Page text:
Gig review: Shetland Folk Festival

The fiddles were out and the tunes in the bar got started pretty much the minute the Shetland ferry left Aberdeen last Wednesday night, the 12-hour voyage serving as a time-honoured preamble to the islands’ world-famous annual four-day orgy of music-making.

Shetland Folk Festival 2013, Isles Gathering.  Iain McDonagh
Shetland Folk Festival 2013, Isles Gathering. Iain McDonagh

By the time we were half-way to Lerwick, cultural and stylistic boundaries were already a thing of the past, as Cuban, Cajun and Cape Breton headliners from this year’s line-up traded songs and grooves in the intoxicating spirit of spontaneous collaboration and mutual inspiration that Shetland’s festival distils to such a unique potency.

North American and Irish acts featured prominently in this year’s programme, highlighting the diversity of sounds flourishing from both territories’ traditions today, while also revealing the interconnections within them. From Canada, April Verch specialises in the hybrid heritage of her native Ottawa Valley, most spectacularly in its extravagant step-dancing style, which – alongside her skills on fiddle and vocals – proved a major hit with Shetland audiences.

There were interesting overlaps between her repertoire, too, and on the one hand that of North Carolina’s Woody Pines – both sharing a fondness for brilliantly sassy, snazzy old-time swing-jazz – and on the other her compatriots Cóig, whose Scottish-based medleys displayed a similar drive.

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    Picture: Iain McDonagh

    Comprising five individual stars of the current Cape Breton scene, collectively wielding three fiddles, guitar, banjo, mandolin and piano, Cóig likewise delivered a string of superb performances, matching the formidable power of their massed attack with an adroitly varied set-list and richly sophisticated arrangements.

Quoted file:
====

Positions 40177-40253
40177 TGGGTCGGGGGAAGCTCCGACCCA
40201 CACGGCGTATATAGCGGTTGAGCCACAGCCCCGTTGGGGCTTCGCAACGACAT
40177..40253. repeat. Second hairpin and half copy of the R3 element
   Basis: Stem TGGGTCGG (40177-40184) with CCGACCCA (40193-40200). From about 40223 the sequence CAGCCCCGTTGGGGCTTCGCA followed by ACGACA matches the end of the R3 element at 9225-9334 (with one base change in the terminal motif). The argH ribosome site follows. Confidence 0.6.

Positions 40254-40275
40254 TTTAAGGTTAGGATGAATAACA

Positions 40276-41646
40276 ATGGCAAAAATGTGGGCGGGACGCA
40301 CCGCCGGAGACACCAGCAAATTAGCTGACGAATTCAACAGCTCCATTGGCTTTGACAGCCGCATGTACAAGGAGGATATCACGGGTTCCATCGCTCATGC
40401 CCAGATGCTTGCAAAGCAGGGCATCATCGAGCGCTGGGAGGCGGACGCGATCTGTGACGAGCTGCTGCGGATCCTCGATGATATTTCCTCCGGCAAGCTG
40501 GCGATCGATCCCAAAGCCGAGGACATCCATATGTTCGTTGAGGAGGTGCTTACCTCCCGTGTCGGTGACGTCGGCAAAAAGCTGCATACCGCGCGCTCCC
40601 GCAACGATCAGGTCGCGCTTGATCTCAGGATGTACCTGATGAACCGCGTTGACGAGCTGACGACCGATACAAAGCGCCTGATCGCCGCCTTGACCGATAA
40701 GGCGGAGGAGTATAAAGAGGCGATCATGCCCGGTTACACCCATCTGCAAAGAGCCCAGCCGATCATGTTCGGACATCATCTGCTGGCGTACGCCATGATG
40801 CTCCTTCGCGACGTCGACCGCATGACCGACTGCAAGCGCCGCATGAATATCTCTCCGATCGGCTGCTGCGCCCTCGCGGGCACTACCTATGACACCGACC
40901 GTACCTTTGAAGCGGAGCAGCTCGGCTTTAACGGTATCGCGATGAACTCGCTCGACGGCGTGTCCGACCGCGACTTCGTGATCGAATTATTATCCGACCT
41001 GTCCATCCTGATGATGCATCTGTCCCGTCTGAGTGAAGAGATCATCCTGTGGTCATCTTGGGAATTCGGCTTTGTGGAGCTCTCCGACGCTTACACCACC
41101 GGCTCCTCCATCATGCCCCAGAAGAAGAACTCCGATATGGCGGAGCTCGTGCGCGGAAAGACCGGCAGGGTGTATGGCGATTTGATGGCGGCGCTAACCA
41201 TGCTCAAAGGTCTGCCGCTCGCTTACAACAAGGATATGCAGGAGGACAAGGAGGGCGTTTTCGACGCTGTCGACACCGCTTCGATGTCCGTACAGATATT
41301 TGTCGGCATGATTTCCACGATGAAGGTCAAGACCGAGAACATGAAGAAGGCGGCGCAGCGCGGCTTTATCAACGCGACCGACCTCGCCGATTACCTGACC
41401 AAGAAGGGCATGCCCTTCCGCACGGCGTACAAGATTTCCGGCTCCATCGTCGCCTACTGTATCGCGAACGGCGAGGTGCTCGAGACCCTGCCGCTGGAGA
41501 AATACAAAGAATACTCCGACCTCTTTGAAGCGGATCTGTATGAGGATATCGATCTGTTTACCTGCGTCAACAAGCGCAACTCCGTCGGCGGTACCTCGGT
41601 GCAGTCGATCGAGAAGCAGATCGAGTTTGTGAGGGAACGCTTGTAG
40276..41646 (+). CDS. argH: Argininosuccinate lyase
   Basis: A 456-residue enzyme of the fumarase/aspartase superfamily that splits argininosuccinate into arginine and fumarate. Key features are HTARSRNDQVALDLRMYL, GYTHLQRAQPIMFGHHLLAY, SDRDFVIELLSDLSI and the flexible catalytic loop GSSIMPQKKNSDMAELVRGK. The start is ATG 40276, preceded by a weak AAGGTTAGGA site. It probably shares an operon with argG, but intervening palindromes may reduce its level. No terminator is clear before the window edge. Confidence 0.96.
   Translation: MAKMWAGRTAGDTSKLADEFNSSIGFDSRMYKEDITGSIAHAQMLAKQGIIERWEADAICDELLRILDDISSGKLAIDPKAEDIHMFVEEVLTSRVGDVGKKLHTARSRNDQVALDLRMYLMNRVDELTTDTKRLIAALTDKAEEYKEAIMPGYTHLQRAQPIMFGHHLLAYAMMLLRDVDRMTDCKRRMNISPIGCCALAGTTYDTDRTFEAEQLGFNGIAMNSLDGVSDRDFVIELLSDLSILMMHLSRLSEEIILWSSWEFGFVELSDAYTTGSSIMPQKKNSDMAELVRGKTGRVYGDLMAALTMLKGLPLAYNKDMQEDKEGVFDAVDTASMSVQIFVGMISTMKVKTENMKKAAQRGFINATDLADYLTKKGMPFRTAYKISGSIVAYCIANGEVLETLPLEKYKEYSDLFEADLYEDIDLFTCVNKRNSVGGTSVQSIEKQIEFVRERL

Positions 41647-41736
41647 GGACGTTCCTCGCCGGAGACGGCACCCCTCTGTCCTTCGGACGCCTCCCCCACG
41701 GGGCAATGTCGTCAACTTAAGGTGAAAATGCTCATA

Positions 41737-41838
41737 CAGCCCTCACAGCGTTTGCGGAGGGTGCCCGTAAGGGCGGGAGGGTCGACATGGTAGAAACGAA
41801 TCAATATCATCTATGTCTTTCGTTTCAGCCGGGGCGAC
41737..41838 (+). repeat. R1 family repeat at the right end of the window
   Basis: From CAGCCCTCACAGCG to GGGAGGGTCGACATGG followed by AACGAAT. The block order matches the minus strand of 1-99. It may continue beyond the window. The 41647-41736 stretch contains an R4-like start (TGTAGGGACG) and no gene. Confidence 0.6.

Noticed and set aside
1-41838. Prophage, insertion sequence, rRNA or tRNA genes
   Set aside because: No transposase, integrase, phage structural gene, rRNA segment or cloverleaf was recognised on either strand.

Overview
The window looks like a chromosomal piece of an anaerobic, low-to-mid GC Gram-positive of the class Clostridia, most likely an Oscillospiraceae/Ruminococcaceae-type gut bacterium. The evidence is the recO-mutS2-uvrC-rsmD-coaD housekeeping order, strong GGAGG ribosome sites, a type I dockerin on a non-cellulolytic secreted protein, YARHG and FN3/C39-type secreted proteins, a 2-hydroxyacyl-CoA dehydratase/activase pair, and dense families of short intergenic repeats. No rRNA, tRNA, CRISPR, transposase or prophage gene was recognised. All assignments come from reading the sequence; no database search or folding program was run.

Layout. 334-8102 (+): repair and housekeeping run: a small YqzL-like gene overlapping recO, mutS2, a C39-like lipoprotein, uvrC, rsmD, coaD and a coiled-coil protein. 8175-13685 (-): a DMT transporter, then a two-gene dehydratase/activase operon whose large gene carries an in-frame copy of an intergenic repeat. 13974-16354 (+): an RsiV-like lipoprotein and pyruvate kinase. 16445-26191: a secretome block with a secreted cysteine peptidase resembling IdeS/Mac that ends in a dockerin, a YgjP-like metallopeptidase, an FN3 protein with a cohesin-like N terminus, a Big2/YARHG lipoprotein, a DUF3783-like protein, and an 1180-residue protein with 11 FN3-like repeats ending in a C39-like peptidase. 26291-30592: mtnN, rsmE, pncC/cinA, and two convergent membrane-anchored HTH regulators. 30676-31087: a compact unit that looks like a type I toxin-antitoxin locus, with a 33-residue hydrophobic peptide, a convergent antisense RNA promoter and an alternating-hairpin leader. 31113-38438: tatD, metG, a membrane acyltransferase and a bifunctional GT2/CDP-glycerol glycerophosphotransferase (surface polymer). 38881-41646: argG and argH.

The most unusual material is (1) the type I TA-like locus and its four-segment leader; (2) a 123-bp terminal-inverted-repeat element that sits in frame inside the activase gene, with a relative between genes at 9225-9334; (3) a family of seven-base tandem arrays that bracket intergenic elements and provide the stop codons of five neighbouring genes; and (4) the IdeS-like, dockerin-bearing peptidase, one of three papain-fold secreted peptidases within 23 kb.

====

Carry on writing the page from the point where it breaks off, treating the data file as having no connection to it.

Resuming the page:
From a more southerly latitude across the Pond, nicely complementing Woody Pines’s winning blend of vintage components – which also included Appalachian, blues, country and original material – Cajun singer, fiddler and accordionist Cedric Watson drew expertly and lovingly on several eras and sub-genres of Louisiana tradition, balancing stripped-to-essentials rawness with sensuous sonic textures and charismatic showmanship.

    On the Irish front, The Rambling Boys of Pleasure are a recently-formed five-piece of well-established figures, including singer and bodhran player Gino Lupari, accordionist David Munnelly and singer/guitarist Alan Burke.

    They came across still as something of a work-in-progress, incorporating aspects of Irish/American cross-fertilisation reminiscent of Lupari’s other band Four Men and a Dog, but while their overall sound may not yet have fully gelled, individual numbers – from blistering tune sets to Burke’s intensely expressive, beautifully ornamented singing – promised treats in store when it does.

    Glasgow’s Irish diaspora, meanwhile, was splendidly represented by accordionist Paddy Callaghan and his trio, demonstrating the fluency, finesse and technical authority that earned his reigning status as Radio Scotland Young Traditional Musician of the Year.

    The linchpin role of Shetland’s own musicians throughout the festival was showcased afresh at Lerwick’s stunning new Mareel venue in The Isles Gathering, an outstanding joint performance with a visiting squad of Orkney performers, which deservedly won a prolonged standing ovation.

    And later on Saturday night, to cap the weekend’s already copious joys – as the Festival Club resounded with yet another magical melting-pot of impromptu music – came tidings that a long-serving member of the organising committee had gone into labour, hastily delegated her duties, and produced a bouncing baby boy.